PHOENIX – The Arizona Senate voted this week to outlaw diversity, equity and inclusion programs in state and local governments but not before Tempe and Queen Creek senators aired out their differences about the proposal.
Saying he was doing what the Rev. Martin Luther King Jr. would have wanted, Sen. Jake Hoffman, R-Queen Creek, won a party-line vote for the ban, which also eliminates the use of government money for any such program.
It also forbids a public agency from requiring workers to engage in those programs, allowing those employees to sue.
Sen. Juan Mendez, D-Tempe, said the bill and Hoffman are missing the point.
It is through "diversity, equity and inclusion programs that institutions are beginning to investigate and correct structural roadblocks" that limit access to resources and opportunities, he said.
Hoffman told colleagues he is not against the ideas. What he opposes, he said, is what these programs include, ideas Hoffman argued actually work against the concepts of inclusion and equality.
"That's a problem,'' he said.
"The bill says we don't want public entities influencing the composition of their workforce based on race,'' Hoffman said.
He then quoted a line from King about children living "in a nation where they will not be judged by the color of their skin but by the content of their character.''
"This bill seeks to do what MLK Jr. advocated for,'' he said.
Mendez said proponents fail to consider that everyone is not coming from the same starting point or born with the same advantages.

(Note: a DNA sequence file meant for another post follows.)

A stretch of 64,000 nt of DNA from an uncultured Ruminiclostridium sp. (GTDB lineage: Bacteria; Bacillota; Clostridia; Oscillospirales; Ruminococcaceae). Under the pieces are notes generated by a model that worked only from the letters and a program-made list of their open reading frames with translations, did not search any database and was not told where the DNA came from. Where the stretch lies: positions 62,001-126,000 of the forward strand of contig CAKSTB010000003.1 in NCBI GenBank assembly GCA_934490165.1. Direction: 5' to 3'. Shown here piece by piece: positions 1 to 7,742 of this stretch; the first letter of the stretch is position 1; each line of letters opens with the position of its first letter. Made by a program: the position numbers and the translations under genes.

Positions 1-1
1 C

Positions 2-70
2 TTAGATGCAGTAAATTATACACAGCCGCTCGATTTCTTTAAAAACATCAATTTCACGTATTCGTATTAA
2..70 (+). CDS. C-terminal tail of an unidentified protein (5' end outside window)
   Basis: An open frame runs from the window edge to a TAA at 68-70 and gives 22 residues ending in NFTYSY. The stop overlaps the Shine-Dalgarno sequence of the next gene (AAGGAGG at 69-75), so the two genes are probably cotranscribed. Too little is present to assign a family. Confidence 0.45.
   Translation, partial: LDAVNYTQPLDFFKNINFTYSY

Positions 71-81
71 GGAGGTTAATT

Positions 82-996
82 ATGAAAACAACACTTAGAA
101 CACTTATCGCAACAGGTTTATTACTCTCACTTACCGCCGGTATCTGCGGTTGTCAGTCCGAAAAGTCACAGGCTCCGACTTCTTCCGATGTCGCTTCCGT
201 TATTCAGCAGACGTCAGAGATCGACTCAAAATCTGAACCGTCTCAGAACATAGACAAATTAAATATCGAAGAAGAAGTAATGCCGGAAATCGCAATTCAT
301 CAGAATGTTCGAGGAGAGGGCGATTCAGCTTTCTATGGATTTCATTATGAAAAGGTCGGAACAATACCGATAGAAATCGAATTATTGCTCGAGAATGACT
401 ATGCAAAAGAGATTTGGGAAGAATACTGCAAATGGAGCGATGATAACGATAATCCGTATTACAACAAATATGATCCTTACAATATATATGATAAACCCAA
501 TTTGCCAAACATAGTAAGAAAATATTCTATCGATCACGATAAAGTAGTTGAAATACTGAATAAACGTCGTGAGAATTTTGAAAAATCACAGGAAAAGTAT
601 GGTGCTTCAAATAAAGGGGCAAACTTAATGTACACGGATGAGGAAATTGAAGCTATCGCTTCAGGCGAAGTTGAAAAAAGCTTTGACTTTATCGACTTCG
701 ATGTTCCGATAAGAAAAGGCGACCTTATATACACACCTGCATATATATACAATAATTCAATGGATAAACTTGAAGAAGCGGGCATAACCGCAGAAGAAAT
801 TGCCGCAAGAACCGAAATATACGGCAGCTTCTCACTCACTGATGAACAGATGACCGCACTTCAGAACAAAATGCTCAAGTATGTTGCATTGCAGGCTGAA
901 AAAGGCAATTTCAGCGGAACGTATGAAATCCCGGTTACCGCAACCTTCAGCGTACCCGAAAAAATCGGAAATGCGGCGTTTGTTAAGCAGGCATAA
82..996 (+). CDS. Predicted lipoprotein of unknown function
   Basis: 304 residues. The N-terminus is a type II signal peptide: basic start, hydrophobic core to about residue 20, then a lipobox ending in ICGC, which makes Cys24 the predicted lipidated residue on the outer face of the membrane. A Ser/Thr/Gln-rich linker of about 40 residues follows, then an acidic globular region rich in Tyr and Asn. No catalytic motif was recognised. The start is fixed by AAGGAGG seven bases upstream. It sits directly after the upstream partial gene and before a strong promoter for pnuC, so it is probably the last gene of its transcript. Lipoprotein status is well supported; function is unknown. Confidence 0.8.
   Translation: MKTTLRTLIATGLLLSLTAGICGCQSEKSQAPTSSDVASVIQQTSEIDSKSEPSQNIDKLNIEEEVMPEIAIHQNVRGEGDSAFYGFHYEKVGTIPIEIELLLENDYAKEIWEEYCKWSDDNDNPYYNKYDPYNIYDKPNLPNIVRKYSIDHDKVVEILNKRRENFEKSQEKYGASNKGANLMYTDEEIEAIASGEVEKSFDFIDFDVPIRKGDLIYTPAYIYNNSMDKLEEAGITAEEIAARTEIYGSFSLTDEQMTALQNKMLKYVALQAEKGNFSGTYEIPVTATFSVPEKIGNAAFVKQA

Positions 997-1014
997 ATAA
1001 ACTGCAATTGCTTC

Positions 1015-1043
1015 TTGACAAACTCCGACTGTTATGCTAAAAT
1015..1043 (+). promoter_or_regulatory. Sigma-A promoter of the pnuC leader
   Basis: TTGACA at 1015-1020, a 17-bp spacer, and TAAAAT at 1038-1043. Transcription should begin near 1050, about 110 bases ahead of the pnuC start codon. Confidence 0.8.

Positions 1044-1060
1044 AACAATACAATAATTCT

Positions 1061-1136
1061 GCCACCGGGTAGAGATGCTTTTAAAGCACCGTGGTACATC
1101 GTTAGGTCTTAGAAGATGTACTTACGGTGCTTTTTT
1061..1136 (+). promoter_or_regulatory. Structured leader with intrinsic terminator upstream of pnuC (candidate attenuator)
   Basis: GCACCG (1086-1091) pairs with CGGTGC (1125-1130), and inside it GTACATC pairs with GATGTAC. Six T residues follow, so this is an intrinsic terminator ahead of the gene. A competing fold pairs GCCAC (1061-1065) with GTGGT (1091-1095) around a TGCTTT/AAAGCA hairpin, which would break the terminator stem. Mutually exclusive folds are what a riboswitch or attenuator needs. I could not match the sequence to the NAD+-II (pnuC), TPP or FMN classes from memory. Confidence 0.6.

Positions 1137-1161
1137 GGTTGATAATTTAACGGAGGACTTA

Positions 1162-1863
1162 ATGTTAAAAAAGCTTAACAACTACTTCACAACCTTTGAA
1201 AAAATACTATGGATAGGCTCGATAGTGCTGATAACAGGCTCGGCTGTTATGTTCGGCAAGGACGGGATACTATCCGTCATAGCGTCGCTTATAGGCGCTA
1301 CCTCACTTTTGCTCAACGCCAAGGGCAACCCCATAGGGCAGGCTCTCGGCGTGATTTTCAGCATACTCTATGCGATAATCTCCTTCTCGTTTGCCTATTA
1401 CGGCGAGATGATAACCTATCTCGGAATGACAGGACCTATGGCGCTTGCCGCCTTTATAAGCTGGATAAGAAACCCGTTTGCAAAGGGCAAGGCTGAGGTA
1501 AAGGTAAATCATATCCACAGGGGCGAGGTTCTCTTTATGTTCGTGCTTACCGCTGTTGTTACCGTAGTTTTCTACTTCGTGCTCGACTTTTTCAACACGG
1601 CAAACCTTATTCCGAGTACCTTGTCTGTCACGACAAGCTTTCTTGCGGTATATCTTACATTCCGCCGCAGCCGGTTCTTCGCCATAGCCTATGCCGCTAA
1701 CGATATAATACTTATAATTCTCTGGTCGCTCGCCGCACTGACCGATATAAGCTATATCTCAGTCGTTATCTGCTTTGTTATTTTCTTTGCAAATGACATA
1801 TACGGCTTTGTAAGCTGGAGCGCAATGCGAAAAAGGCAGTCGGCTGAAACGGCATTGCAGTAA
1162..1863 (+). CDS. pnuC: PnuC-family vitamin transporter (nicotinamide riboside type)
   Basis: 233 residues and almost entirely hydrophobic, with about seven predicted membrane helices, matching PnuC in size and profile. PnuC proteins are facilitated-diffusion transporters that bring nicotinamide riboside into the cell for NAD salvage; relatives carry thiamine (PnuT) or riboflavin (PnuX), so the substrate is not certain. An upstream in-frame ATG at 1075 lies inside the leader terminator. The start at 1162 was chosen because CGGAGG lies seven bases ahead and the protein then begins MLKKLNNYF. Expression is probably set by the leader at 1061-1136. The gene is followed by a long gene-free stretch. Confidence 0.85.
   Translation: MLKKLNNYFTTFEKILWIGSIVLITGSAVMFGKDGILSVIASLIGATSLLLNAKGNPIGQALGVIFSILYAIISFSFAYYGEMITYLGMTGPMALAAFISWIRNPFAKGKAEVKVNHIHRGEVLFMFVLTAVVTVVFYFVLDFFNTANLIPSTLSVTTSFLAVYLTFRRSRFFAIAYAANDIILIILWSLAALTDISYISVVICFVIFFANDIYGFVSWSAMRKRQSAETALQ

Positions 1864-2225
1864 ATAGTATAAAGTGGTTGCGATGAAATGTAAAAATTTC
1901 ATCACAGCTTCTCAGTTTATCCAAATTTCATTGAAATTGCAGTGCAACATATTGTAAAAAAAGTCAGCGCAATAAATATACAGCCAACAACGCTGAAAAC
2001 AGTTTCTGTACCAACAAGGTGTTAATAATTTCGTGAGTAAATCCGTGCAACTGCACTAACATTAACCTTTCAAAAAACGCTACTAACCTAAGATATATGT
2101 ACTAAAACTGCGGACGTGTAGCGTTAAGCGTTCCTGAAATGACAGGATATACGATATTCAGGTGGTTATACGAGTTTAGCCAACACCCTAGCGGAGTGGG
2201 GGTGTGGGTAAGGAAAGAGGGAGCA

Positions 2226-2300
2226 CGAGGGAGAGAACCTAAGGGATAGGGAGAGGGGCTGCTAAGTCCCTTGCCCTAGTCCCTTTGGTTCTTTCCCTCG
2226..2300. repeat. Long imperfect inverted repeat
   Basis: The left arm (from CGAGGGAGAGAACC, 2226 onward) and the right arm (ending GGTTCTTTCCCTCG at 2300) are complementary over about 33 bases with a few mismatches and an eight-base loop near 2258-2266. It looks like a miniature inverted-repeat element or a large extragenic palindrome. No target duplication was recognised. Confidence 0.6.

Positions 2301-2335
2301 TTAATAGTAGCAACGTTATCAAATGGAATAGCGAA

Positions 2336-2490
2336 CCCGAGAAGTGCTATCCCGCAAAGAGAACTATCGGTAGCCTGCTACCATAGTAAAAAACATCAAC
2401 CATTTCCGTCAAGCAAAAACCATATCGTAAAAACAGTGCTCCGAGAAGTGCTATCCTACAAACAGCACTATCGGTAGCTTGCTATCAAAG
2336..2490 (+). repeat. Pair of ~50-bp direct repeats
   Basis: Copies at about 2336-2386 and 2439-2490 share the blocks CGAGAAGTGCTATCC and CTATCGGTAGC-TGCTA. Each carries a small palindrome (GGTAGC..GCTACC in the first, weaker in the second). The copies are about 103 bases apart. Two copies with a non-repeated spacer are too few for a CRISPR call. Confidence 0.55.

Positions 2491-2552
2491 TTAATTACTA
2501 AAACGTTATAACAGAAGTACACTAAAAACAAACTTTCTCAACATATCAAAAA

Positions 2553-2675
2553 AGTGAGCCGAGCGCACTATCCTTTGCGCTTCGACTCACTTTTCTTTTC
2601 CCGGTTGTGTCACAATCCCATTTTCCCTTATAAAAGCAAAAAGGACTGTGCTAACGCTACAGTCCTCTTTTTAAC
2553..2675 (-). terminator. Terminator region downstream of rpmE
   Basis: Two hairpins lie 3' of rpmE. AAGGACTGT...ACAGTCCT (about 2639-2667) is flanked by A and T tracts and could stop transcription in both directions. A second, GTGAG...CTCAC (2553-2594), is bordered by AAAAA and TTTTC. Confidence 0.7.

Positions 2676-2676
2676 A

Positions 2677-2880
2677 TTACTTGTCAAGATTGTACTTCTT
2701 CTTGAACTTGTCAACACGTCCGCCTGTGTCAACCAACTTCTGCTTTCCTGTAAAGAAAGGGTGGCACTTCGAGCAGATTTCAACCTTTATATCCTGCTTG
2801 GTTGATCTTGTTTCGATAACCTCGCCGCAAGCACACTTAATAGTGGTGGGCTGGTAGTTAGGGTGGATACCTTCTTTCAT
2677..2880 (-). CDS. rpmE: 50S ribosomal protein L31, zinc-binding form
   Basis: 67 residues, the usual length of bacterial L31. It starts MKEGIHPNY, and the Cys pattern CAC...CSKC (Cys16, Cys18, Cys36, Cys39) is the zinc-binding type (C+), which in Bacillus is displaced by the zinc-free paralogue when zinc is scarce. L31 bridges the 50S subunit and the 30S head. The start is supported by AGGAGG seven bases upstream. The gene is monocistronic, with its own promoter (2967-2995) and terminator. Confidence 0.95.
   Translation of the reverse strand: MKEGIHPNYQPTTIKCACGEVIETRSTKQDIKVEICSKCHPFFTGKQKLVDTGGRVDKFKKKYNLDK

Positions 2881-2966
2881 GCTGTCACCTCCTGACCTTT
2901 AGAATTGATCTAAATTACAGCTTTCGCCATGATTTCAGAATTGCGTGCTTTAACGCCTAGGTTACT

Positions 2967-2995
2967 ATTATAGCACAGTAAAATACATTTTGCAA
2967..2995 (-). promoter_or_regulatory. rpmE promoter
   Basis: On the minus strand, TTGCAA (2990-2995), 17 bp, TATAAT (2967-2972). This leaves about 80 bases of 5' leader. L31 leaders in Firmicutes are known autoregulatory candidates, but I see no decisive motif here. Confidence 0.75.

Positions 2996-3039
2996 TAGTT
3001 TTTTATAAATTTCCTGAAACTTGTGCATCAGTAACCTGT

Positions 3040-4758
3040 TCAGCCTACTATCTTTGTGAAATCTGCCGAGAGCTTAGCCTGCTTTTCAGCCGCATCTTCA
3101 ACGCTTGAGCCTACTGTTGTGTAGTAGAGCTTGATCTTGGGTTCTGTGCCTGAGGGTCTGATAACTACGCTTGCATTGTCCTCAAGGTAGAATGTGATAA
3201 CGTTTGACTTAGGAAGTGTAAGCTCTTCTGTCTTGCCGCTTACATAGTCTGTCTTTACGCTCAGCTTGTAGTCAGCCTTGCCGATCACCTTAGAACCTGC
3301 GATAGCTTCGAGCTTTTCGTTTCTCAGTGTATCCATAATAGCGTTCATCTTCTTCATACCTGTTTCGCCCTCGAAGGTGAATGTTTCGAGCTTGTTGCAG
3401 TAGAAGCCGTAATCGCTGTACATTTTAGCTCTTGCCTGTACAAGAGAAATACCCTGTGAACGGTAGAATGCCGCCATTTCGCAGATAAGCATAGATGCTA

"For those of us who did not win the cultural lottery, much of one's life outcome can still be predicted by the biases towards race, class, ability and identity,'' said Mendez, whose district includes parts of Tempe, Mesa and Phoenix.
"Diversity, equity and inclusion programs are only set out to help us understand and prepare our citizens for what it means to live in a diverse and inclusive society,'' he said.
"It's through these diversity, equity and inclusion programs that institutions are beginning to investigate and correct structural roadblocks that limit the access to the resources and opportunities that improve lives and communities for everyone.''
As approved, SB 1694 has a laundry list of what would be off limits.
For example, programs could not describe or expose systems, relations of power, privilege or subordination on the basis of race, sex, color, gender, ethnicity, gender identity or sexual orientation. Nor could they describe methods to dismantle or oppose those systems.
Also off limits would be advancing any theories of a host of theories ranging from unconscious or implicit bias and systemic oppression to inclusive language and neopronouns.
That last category includes words that go beyond the traditional "he'' and "she'' which, by their nature, identify the gender of the person to whom it refers. Instead it includes pronouns that do not express gender like "ze'' and "zir.''
Also outlawed would be concepts of "anti-racism.'' Hoffman describes that as the idea that "the only answer to past racial discrimination is present discrimination.''
All of that, he said, goes to what he said is the goal of SB 1694 to treat people as equals.
Mendez, however, said all that ignores what he believes are the real intent of these programs. That, he said, seeks to educate that there are people in society who have not necessarily been treated equitably - and that something should be done about that.
"But this proposal attempts to broaden the cultural wars, claiming that equity and inclusion and diversity is racist because it doesn't put white, male, heterosexual, conservative views on a pedestal to remain unquestioned,'' he said. "It should not be our job taking apart programs that are helping our citizens work together and work toward progress.''
The measure heads to the Republican-controlled House.